Losing a Friend(ship) isn’t Easy

The Blogging 101 assignment for today is to “publish a post for your dream reader, and include a new-to-you element in it.” When I saw this, I was a bit disheartened because I don’t think I’ve thought about this enough to have a “dream reader” at this point in my blogging experience, but as I read the rest of the assignment, I saw that I have more power over this than I thought. So for this assignment, I’m writing to anyone going through any friendship issues right now and my new element is the picture I included up top – I am also starting to edit some graphics as my new blogging experience.

Muhammad Ali once said, “Friendship is the hardest thing in the world to explain. It’s not something you learn in school. But if you haven’t learned the meaning of friendship, you really haven’t learned anything.” At some point in our lives, we start to learn the meaning of friendship. Maybe through one person, or a group of people, or through the loss of one person or a few people. Friendship is one of those things that’s hard to explain – it’s like you have to experience it to be able to understand it.

To me, there are a few levels to friendships. There are acquaintances, co-workers, classmates, roommates, teammates, childhood friends, siblings, cousins, and best friends. Each friendship type is different; there’s different elements to each type of friendship – the amount of time you spend together, where you spend time together, how you met, what dynamic you have, the roles you play in each other’s lives, and how important the friendship is to you.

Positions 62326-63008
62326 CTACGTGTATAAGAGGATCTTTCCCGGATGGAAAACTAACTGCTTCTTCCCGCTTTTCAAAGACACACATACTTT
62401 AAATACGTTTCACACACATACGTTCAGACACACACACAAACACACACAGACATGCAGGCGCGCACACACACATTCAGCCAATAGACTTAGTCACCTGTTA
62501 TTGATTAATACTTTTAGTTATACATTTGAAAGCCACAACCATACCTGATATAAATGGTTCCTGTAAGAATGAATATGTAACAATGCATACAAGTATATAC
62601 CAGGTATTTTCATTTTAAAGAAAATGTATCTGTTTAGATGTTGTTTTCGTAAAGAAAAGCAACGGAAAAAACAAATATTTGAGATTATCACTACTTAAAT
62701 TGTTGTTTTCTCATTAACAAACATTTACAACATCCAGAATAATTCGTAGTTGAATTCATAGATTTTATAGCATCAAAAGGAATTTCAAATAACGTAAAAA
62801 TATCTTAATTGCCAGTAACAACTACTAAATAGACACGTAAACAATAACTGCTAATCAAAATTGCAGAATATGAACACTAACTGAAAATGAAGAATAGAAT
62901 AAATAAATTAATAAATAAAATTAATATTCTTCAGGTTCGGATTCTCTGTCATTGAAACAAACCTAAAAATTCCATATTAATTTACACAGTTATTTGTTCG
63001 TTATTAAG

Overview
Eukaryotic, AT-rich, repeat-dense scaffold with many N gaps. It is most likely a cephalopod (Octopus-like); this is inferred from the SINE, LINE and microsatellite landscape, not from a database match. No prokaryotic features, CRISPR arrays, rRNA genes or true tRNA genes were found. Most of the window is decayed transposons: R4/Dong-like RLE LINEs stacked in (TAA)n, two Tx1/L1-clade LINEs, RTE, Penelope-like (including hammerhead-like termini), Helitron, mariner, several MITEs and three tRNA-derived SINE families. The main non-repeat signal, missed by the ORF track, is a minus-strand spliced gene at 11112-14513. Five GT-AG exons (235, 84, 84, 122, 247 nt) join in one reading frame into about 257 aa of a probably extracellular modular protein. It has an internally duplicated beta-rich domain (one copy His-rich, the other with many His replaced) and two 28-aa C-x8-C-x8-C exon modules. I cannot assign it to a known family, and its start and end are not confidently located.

Friends are important to have and they come in many different forms and they stay in your life for varying amounts of time. Friends help you grow as a person, they help the bad times pass and make the good times worthwhile. We all need friends. Some of us need (and have) many friends and some of have a small group of friends – all of this depends on circumstances, where we are in life, on the people that we are, and the people we are surrounded by.

I put best friends as the highest level of friendship because from my experience, it is. Having a best friend/being a best friend to someone is unlike the rest of the friendships. It’s like that person is your person and they just get you (if you watch Grey’s Anatomy, you know what I’m referencing). It’s like no matter what happens, you have that person and they’re on your side and they’re just there for you. You know that regardless of what happens in life, whatever it throws at you, your best friend is always going to be around to help you be the best person you can be. Your best friend is just always there and you guys make sense.

Some people have multiple best friends through life, some have multiple at the same time, and some may never have a best friend. I think all of this depends on what your definition of a best friend is.

Luckily, I had a person come into my life who defined what a best friend is. I still can’t put into words what a best friend is because I would start writing a novel about all the things I’ve learned – about her, about myself, and about life from her and from our best friendship. But if I could say one thing, it’s that I’m the luckiest person in the world to have had experienced a very special best friendship and if I could wish anything, it would be to have it again with my best friend.